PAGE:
The Law Society of Scotland and many other concerned organisations welcomed the inclusion of the Adults with Incapacity (Scotland) Bill in the legislative programme of the first session of the Scottish Parliament. For many, the introduction of the Bill was the final stage of a 12-year campaign which sought to address the disadvantages and problems experienced by those who are among the most vulnerable in society.
In “Law Reform in the 21st. Century: A Manifesto for Change”, the Society highlighted the grave injustice which existed in a legal system which allowed vulnerable people to be disadvantaged as a result of mental health problems or disability. The previous law was complex, costly and removed many adults with some degree of capacity from the decision-making process completely.
The Adults with Incapacity Bill sought to address these issues and create a framework which reflected three main principles - that any intervention in an adult’s life should be for his or her benefit and be achieved in the least restrictive way; that the adult’s past and present wishes should be taken into account; and that adults should be encouraged to use their existing skills and learn and develop new ones.
The Bill was introduced in the Scottish Parliament on 8th. October 1999 and was allocated to the Justice and Home Affairs Committee (JHAC) for consideration. The Committee then took evidence on the principle of the Bill from a number of interested parties and organisations, including the Society. The findings of the Committee were then debated in the Scottish Parliament and the Bill passed Stage 1 in December 1999.
January 2000 saw the beginning of the intense line-by-line scrutiny of the Bill by JHAC. At Stage 2 of the Bill procedure, amendments can be tabled for debate by the lead Committee. The Ministers responsible for the Bill are also present during the Stage 2 debates, to put forward the position of the Scottish Executive in relation to the amendments. The Society promoted a number of amendments to the Bill at this stage, some of which were successful in altering the wording of the Bill, and others in which the principle will be taken forward and applied in regulation or guidance.
It was at Stage 2 that the value of the Committee structure of the Scottish Parliament was most apparent. The members of the Committee, and the Ministers worked together in a spirit of openness towards a common goal - to make better law which relates to the needs of Scottish people today.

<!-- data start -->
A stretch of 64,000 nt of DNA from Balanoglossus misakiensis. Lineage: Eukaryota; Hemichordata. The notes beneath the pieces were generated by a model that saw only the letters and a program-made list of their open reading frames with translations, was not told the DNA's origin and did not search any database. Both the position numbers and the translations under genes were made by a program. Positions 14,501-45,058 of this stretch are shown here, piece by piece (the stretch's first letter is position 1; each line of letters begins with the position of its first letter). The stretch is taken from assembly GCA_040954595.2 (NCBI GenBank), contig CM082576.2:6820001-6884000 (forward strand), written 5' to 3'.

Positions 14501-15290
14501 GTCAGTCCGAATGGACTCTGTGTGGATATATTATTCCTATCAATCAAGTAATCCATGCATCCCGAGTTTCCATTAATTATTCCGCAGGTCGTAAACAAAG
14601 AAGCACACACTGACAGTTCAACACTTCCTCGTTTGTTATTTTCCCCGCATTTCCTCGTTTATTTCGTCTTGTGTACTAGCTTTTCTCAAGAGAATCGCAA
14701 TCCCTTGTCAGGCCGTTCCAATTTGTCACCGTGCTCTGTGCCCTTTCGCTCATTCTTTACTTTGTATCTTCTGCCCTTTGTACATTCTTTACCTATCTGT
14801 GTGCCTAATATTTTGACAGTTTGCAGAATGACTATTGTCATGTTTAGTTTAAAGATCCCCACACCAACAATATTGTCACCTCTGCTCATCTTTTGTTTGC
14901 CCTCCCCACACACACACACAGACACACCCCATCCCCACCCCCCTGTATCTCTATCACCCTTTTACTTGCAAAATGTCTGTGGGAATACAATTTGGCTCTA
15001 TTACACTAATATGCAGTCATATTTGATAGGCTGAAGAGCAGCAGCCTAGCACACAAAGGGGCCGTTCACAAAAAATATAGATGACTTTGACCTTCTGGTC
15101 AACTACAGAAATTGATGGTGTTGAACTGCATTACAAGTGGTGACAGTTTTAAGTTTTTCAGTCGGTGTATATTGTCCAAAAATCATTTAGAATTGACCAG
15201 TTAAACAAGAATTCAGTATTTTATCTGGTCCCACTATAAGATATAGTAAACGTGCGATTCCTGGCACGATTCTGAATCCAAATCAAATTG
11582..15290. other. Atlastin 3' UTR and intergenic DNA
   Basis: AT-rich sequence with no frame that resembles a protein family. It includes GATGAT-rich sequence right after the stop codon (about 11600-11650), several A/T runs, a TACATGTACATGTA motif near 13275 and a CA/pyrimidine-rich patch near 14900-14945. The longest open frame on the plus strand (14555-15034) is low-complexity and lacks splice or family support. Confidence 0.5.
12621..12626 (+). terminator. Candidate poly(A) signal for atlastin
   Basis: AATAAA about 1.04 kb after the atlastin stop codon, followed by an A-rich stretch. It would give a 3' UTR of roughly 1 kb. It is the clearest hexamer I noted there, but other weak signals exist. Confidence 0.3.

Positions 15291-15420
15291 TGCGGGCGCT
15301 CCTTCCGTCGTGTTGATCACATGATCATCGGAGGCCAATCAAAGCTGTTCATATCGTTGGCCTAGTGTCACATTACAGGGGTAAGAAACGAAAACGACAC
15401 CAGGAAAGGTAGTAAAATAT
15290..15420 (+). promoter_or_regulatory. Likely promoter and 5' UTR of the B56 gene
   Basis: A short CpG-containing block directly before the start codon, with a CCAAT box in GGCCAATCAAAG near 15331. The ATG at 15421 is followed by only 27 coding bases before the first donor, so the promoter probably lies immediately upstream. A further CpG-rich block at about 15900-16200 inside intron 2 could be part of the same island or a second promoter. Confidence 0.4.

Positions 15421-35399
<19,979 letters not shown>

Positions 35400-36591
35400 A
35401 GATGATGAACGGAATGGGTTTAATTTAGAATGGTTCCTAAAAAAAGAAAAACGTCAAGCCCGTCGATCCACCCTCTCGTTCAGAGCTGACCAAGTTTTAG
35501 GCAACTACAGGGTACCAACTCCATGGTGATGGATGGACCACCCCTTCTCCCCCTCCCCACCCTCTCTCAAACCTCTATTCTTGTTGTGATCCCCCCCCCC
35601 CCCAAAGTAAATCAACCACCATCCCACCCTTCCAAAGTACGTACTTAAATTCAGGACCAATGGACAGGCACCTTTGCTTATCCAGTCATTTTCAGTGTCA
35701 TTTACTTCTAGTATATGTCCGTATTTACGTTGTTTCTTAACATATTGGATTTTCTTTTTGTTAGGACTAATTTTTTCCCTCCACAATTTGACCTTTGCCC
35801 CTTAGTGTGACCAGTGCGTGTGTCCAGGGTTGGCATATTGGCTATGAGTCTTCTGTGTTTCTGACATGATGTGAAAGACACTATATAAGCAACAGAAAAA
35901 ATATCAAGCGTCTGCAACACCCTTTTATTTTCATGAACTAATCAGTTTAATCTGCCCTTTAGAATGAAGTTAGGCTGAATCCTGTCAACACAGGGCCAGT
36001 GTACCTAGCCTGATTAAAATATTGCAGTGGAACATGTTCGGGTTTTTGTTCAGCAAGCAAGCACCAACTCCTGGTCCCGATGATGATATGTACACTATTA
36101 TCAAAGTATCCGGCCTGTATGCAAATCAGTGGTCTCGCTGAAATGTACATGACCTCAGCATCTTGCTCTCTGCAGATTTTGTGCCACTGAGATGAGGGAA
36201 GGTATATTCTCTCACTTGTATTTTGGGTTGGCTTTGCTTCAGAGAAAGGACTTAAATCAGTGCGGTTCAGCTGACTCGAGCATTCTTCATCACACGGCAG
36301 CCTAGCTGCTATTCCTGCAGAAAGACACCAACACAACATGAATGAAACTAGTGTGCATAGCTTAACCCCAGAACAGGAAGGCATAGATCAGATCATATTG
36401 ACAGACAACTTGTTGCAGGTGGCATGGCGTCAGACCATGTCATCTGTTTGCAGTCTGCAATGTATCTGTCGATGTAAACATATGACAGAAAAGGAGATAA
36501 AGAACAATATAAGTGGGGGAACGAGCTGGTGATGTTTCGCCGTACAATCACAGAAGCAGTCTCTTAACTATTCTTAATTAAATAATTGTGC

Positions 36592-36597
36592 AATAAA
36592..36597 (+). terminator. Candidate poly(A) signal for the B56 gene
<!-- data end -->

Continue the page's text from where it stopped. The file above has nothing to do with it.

On 29th March 2000 the Bill was passed by a plenary session of the Scottish Parliament and has now received Royal Assent. The Society wishes to congratulate the Scottish Executive, the Alliance for the Promotion of the Incapable Adults Bill and all those involved in bringing this important piece of legislation to the statute books.
Despite the passing of the Adults with Incapacity (Scotland) Bill, the Law Reform team continues to be busy. The Society proposed amendments at Stage 2 and Stage 3 of the Abolition of Feudal Tenure Bill, which was passed by the Scottish Parliament on 3rd May and now awaits Royal Assent. Representations were also made regarding the Abolition of Poindings and Warrant Sales Bill, the Standards in Schools (Scotland) Bill, the National Parks (Scotland) Bill and the Freedom of Information Bill. Representatives from the Society’s Legal Aid Committee gave evidence to the Justice and Home Affairs Committee on Wednesday, 3rd May 2000, raising concerns about the Scottish Executive Budgetary proposals while representatives from the Criminal Law and Judicial Procedure Committees also gave evidence recently on the Bail, Judicial Appointments etc. (Scotland) Bill.
The Society is looking closely at the terms of the Regulation of Investigatory Powers (Scotland) Bill and gave evidence to the Scottish Parliament on this subject in May.
This past year has seen an increased workload for the Society as well as for many other organisations in Scotland who are committed to improving Scots law. With a packed parliamentary timetable for the year ahead, life on the hill looks set to be as busy as ever - and the Law Reform team are ready to meet the challenge.